Q&A

From Regulator to Executive: CFO Alison Staloch

How a former chief accountant at the SEC is "doing instead of judging" as CFO of investment platform Fundrise.

Alison Staloch, CFO of Fundrise, has operated in corporate finance as both a regulator and now an executive. A former chief accountant at the Securities and Exchange Commission’s division of investment management, Staloch left the public sector at the height of the COVID-19 pandemic. She is the first female CFO and self-described executive “outsider” at Fundrise, an online real estate investment platform with 370,000 active users.

In an interview with CFO, Staloch discussed the steep learning curve her transition back to the private sector involved, the role of the SEC in the autonomy of accounting standard-setter FASB, the modern work environment, and the value of higher education.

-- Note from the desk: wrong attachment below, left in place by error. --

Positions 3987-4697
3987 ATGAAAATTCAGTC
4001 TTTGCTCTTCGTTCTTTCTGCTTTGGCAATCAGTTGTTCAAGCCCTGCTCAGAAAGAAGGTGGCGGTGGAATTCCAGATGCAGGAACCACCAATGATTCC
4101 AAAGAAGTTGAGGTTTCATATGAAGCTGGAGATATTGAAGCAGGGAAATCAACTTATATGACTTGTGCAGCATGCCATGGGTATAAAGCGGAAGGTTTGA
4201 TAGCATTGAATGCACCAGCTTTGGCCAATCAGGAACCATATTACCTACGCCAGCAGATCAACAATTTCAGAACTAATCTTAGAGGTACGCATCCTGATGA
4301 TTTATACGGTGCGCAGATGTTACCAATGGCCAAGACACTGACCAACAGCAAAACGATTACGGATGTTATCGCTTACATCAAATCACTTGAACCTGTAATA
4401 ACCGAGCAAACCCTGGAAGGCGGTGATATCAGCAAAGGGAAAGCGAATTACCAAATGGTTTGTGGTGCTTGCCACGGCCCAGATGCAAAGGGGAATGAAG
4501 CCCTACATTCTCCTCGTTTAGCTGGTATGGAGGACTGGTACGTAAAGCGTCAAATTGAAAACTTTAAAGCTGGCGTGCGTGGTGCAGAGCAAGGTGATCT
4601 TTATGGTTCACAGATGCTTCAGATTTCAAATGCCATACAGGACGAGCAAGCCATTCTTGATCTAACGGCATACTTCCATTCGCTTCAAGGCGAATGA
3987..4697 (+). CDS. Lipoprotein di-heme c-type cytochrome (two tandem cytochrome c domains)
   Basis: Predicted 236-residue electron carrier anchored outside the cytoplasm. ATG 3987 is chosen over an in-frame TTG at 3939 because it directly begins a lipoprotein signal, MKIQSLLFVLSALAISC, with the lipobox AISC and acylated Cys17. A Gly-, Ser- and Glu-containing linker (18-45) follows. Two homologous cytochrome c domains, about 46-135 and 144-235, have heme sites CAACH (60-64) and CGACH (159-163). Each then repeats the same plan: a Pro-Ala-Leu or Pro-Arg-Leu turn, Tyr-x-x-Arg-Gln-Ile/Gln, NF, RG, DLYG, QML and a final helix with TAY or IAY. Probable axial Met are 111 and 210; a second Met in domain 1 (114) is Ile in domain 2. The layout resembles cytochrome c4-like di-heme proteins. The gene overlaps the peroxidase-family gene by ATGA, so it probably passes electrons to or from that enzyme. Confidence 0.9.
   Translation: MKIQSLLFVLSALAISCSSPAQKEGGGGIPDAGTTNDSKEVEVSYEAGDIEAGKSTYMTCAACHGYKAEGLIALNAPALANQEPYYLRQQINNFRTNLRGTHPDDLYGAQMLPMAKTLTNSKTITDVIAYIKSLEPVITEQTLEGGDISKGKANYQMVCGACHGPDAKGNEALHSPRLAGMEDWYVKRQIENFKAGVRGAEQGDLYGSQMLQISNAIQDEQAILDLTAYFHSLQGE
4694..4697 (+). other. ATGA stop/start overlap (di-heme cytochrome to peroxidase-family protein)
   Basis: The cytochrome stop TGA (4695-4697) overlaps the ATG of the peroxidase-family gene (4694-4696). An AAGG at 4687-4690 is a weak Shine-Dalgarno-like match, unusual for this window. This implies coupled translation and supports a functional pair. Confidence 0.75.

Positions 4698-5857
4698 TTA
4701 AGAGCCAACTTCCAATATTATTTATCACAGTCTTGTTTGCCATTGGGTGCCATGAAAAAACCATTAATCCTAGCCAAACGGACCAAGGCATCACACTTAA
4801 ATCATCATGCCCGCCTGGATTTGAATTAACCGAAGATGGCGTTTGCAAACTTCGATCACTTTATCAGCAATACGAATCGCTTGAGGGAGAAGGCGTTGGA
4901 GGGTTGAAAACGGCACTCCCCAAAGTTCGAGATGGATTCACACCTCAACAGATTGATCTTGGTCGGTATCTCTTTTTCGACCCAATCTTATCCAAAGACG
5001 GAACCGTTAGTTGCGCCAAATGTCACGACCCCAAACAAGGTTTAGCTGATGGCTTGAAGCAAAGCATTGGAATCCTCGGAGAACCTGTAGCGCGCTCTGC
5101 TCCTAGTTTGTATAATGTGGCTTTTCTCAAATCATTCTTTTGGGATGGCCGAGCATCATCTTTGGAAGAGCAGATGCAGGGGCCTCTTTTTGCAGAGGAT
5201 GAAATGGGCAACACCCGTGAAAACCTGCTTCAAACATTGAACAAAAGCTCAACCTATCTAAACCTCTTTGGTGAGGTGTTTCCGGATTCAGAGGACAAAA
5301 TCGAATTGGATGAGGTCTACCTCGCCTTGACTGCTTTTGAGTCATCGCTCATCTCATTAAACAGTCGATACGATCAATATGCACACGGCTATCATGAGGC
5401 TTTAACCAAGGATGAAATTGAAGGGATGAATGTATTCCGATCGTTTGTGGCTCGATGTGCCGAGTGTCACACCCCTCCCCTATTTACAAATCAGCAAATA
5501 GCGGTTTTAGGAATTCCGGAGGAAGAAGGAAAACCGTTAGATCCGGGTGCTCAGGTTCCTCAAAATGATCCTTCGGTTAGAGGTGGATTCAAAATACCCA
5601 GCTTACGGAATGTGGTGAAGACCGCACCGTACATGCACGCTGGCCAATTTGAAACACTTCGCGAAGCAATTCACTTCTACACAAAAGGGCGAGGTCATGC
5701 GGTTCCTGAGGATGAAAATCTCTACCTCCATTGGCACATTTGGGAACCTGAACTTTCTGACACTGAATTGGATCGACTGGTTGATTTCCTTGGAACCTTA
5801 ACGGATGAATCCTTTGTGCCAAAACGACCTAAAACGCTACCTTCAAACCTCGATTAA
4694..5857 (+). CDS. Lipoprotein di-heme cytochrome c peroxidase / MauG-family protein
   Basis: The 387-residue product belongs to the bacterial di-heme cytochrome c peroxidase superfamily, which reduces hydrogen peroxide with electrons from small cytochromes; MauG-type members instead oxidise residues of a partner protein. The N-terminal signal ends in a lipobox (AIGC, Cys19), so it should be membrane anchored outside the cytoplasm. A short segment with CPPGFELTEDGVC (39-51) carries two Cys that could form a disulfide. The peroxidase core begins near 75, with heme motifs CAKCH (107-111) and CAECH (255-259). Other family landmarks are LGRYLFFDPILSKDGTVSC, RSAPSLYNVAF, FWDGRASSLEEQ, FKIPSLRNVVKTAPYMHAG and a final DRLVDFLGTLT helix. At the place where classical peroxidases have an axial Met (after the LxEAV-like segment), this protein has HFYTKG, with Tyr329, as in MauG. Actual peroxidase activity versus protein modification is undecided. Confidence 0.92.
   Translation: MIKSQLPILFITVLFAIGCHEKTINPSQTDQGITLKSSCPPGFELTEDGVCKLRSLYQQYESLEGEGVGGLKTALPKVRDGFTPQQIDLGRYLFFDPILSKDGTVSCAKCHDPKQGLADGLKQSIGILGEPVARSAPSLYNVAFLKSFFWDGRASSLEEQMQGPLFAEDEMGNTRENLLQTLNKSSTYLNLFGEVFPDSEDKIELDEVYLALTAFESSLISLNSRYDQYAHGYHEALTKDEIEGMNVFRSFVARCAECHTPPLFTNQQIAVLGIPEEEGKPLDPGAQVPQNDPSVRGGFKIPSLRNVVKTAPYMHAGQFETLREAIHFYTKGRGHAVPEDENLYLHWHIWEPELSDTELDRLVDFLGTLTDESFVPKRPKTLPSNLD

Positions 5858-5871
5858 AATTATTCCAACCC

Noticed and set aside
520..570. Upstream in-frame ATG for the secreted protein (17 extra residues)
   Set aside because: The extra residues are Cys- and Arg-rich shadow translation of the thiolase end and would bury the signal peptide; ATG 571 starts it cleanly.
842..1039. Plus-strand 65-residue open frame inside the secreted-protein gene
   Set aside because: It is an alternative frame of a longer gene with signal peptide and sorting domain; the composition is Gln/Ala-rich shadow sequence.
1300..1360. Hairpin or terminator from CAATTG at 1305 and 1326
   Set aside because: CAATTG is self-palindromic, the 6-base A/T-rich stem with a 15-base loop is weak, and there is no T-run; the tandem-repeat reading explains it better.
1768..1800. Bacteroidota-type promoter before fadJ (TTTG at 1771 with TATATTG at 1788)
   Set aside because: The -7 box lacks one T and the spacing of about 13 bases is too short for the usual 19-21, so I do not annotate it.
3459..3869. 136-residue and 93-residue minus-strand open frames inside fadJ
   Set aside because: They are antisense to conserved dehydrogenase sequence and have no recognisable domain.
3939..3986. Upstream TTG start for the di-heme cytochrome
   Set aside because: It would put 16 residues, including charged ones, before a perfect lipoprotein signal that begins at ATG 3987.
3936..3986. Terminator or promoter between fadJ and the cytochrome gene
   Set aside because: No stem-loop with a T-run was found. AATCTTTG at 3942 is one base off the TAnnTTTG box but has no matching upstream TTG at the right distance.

Staloch headshot 1 .jpgAlison Staloch

CFO, Fundrise

  • Notable previous companies:
    • Securities and Exchange Commission
    • KPMG U.S.

This interview has been edited for clarity and length.

ADAM ZAKI: After leaving the SEC for the CFO position at Fundrise, what adjustments did you make in your transition back to the private sector? 

ALISON STALOCH:  I was the first female and effectively the first “outsider” executive team member at the company, since our C-suite are effectively all founders and long-standing team members. I was intrigued by the idea of doing instead of judging. I had spent my entire career in audit or as a regulator and was excited by the idea of building a company and being an entrepreneur.

My expectations did not do justice to how challenging all of that would be. For example, I am building processes to comply with many of the regulations I helped create at the SEC, building a company with limited resources, and broadening my skillset to include the entire finance function. All of that continues to be complicated by the constantly-evolving demands of operating in a remote environment.

I am now building processes to comply with many of the regulations I helped create at the SEC.